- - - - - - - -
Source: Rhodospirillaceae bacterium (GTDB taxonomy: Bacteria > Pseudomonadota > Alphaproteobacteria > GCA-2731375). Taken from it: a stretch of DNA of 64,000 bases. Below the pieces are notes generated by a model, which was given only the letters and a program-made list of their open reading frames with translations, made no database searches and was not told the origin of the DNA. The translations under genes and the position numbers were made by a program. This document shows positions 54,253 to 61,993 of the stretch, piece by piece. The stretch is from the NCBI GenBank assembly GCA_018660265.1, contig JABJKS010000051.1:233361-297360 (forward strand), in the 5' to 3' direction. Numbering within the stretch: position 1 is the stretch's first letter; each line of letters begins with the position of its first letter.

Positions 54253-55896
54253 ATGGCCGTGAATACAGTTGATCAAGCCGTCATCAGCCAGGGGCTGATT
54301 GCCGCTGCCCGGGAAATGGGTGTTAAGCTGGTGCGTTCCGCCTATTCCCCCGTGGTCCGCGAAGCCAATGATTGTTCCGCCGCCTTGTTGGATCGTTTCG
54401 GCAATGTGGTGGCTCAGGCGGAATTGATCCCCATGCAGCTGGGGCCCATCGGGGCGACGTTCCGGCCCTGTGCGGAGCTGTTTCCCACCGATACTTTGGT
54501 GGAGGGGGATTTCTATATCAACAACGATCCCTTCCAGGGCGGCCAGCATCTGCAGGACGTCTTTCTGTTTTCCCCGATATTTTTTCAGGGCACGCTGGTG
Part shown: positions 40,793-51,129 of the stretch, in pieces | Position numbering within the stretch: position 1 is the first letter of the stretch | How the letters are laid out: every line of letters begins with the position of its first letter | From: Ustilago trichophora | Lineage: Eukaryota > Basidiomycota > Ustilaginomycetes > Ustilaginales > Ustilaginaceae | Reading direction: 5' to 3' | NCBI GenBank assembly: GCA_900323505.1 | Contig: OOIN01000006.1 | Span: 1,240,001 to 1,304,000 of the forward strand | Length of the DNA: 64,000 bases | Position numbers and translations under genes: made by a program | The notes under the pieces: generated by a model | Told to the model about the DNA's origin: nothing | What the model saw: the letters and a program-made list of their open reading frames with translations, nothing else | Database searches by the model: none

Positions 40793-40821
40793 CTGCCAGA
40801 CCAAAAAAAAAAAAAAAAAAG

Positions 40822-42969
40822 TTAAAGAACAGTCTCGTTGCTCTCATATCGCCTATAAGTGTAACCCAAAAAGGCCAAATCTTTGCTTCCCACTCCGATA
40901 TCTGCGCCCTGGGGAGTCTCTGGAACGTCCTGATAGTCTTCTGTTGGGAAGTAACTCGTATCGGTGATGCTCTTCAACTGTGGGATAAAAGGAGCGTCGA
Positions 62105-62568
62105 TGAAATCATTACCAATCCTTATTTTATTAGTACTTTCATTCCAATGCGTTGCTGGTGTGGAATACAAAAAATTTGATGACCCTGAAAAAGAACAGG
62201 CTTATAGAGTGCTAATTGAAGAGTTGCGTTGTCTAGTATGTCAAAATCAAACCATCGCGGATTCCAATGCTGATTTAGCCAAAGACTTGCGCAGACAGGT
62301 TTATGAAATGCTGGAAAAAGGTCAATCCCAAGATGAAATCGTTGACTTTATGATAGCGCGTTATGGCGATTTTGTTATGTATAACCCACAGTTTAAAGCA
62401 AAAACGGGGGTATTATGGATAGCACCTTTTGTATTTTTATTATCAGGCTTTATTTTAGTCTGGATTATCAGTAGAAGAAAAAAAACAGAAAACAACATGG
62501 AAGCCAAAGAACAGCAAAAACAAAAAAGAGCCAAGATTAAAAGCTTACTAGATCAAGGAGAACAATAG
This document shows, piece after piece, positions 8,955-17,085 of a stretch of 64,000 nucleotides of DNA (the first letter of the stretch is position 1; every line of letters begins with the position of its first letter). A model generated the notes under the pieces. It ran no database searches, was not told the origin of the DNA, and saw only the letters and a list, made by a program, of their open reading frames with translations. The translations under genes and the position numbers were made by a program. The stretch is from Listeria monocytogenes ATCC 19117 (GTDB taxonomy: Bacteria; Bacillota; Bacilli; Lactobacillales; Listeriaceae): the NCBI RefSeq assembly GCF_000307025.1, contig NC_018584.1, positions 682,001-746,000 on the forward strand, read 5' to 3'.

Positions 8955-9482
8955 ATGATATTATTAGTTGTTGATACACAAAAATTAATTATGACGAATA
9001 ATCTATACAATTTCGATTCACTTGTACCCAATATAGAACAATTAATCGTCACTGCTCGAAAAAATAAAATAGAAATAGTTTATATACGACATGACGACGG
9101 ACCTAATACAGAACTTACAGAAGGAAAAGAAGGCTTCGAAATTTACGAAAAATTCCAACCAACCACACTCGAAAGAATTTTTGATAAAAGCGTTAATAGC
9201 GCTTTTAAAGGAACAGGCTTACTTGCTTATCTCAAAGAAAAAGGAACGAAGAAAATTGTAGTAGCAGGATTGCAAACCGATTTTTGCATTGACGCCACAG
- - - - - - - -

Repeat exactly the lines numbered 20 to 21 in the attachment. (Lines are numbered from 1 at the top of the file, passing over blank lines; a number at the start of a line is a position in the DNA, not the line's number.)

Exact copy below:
This document shows, piece after piece, positions 8,955-17,085 of a stretch of 64,000 nucleotides of DNA (the first letter of the stretch is position 1; every line of letters begins with the position of its first letter). A model generated the notes under the pieces. It ran no database searches, was not told the origin of the DNA, and saw only the letters and a list, made by a program, of their open reading frames with translations. The translations under genes and the position numbers were made by a program. The stretch is from Listeria monocytogenes ATCC 19117 (GTDB taxonomy: Bacteria; Bacillota; Bacilli; Lactobacillales; Listeriaceae): the NCBI RefSeq assembly GCF_000307025.1, contig NC_018584.1, positions 682,001-746,000 on the forward strand, read 5' to 3'.

Positions 8955-9482